Wednesday, October 13, 2010

When The Customer Wasn't King

When Southern California met Nordstrom in the late 70’s we were instantly addicted. What started out as a small, successful shoe business in Seattle, Washington turned into large department stores with the Nordstrom family eventually meeting the Segerstrom family of Orange County and making a deal to bring their store to South Coast Plaza.

We were transfixed. They brought a whole new concept in customer service into the arena, unmatched by anyone at that time. I’ll admit, I am a huge fan of Nordstrom. I am a past employee of one of their stores and after going through their orientation and working in their store I am impressed.

What doesn’t impress me though, is what has happened to our nation because of what I like to call my King theory. Businesses and people are all suffering because of it.

Nordstrom was a pioneer in the customer service field and many businesses followed suit seeing their huge financial success. They had a radically lenient return policy unheard of at the time. During my orientation they addressed their theory. Nordstrom said research showed their profit margins continued to soar even while taking returns on anything and everything they sold in the store, no questions asked, no receipt required, no time deadline; no rules whatsoever. No manager had to be called to sign anything, no special keys required to open the register for doling out the cash you wanted back, you simply got whatever you asked for. It was heaven on earth, everyone’s dream store, and the place where you were always King.

Sadly, as this customer service concept swept the nation, it taught the customer that short of stealing, any behavior as the King was ok, even when it came to the way you treated employees. Wrong, isn’t it? We’ve all witnessed it. The obnoxious customer with the employee trying their best to cajole, right a situation, and the customer taking their King posture and demanding a higher authority. The supervisor or manager then responding and immediately looking to the Kings needs and wants and demanding the employee make the King leave happy. Usually followed up with the employee being reprimanded on how to better serve the King in the future; or else! It really is a disgusting display.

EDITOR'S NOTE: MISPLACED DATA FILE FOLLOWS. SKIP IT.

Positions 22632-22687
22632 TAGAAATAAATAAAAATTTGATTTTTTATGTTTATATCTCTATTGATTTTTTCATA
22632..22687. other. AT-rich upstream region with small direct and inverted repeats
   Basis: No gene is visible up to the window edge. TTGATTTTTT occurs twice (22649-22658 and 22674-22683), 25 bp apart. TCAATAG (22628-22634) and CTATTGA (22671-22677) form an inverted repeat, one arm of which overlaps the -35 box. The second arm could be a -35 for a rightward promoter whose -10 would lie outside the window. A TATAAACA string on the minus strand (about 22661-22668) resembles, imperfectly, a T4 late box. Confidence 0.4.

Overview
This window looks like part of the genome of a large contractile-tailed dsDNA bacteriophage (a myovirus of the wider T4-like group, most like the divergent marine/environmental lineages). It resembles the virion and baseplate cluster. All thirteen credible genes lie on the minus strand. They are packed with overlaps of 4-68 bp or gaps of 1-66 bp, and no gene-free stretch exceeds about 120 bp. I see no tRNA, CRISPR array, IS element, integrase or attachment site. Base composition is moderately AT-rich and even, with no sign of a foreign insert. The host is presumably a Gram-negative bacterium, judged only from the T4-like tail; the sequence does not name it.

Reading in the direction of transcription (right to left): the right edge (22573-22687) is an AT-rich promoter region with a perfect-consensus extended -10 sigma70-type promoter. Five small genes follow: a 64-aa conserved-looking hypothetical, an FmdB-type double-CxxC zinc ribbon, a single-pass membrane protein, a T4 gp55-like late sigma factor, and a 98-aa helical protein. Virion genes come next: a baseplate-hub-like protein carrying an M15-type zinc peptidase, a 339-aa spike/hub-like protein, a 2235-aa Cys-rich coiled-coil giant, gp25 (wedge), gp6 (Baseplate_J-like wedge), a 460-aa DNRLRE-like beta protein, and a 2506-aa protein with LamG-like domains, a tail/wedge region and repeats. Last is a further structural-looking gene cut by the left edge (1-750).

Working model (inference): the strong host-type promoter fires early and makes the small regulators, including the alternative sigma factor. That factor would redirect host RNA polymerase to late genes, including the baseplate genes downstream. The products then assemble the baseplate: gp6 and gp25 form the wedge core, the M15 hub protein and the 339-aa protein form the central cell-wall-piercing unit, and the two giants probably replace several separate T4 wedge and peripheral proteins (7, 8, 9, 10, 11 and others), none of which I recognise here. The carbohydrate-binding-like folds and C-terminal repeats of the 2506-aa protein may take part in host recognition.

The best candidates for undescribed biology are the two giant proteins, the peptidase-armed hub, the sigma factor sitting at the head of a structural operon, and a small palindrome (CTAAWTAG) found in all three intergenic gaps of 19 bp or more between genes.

I love to read books written about the simpler times in American history, and small town life across America written by authors such as Doris Kearns Goodwin and Bill Bryson. Those were the days when the customer wasn’t King. If you walked down to the town department store you knew everyone. If you treated someone wrong, whoever owned the store would have probably told you to leave, behave or called your parents. Did adults treat sales associates, cashiers, receptionists or servers in the despicable manner they often are witnessed doing on a daily basis now?